A federal fugitive slave law is enacted, saying that escaped slaves in the North must be captured and returned to Southern slaveholders.
Increases demand for slave labor.
Bans slavery north of the southern boundary of Missouri.
Fifty-three African slaves on board the slave ship the Armistad revolted against their captors.
Escapes from slavery and becomes one of the most effective and celebrated leaders of the Underground Railroad.
Harriet Beecher Stowe's novel, Uncle Tom's Cabin is published. It shows the evils of slavery.
A major blow for abolitionists, this rules that slaves were property, not people.
The Confederacy is created when the South secedes.
President Lincoln issues the Emancipation Proclamation, declaring "that all persons held as slaves" within the Confederate states "are, and henceforward shall be free."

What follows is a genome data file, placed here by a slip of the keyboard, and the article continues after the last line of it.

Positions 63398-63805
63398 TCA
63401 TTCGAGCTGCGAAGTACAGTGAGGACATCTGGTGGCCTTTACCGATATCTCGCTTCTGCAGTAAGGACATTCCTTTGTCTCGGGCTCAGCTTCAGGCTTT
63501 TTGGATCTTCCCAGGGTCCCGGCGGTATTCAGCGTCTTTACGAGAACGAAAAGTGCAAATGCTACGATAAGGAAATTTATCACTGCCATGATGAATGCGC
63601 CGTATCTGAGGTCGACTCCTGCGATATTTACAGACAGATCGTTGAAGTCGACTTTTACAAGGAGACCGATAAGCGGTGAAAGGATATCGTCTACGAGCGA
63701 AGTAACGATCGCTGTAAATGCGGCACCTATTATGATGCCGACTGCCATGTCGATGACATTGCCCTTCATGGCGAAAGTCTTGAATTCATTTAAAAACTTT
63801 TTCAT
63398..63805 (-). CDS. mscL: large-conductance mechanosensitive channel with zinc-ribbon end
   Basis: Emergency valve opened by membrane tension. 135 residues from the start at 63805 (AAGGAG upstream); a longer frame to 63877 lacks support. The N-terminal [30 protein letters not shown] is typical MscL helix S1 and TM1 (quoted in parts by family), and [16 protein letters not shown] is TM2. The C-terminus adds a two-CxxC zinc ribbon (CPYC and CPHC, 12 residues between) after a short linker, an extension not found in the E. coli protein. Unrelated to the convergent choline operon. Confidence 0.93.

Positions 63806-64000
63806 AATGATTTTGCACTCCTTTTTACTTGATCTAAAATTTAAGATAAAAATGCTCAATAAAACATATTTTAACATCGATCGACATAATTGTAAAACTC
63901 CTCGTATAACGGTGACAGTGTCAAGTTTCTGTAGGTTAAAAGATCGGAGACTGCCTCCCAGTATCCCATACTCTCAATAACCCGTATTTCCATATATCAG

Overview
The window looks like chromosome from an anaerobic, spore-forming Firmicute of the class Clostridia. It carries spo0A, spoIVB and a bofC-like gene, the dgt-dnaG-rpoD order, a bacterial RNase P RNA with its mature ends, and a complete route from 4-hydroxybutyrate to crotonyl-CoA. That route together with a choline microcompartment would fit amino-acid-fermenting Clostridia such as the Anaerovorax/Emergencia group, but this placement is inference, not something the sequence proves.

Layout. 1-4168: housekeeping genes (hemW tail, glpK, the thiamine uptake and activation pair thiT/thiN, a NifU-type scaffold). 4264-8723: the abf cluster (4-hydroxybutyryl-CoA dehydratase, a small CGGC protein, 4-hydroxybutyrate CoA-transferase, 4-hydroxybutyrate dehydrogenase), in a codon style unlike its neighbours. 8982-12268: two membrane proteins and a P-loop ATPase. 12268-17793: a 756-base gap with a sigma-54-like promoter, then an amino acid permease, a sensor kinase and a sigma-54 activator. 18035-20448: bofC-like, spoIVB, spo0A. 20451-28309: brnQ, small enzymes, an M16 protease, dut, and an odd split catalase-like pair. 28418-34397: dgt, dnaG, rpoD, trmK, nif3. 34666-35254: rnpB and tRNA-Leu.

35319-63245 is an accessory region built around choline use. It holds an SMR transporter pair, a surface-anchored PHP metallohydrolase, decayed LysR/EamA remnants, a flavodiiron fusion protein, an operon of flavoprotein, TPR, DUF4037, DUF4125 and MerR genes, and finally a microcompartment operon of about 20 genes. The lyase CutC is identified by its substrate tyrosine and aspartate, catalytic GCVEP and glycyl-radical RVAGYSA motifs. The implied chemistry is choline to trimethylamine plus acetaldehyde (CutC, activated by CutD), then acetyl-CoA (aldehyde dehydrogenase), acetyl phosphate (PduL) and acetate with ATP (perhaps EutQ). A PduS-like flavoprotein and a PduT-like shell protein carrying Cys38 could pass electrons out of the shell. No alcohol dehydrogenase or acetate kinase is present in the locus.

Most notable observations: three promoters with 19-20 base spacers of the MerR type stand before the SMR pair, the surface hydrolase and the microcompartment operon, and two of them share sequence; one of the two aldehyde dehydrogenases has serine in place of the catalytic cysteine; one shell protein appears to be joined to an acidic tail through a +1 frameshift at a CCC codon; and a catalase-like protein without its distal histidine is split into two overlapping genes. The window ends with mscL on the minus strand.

The Ku Klux Klan is formed in Tennessee by ex-Confederates.
Congress establishes the Freedmen's Bureau to protect the rights of newly emancipated blacks.
Fourteenth Amendment to the Constitution is ratified, defining citizenship. Individuals born or naturalized in the United States are American citizens, including those born as slaves.
The country's first African-American senator.
Fifteenth Amendment to the Constitution is ratified, giving blacks the right to vote.
Plessy v. Ferguson: This landmark Supreme Court decision holds that racial segregation is constitutional, paving the way for the repressive Jim Crow laws in the South.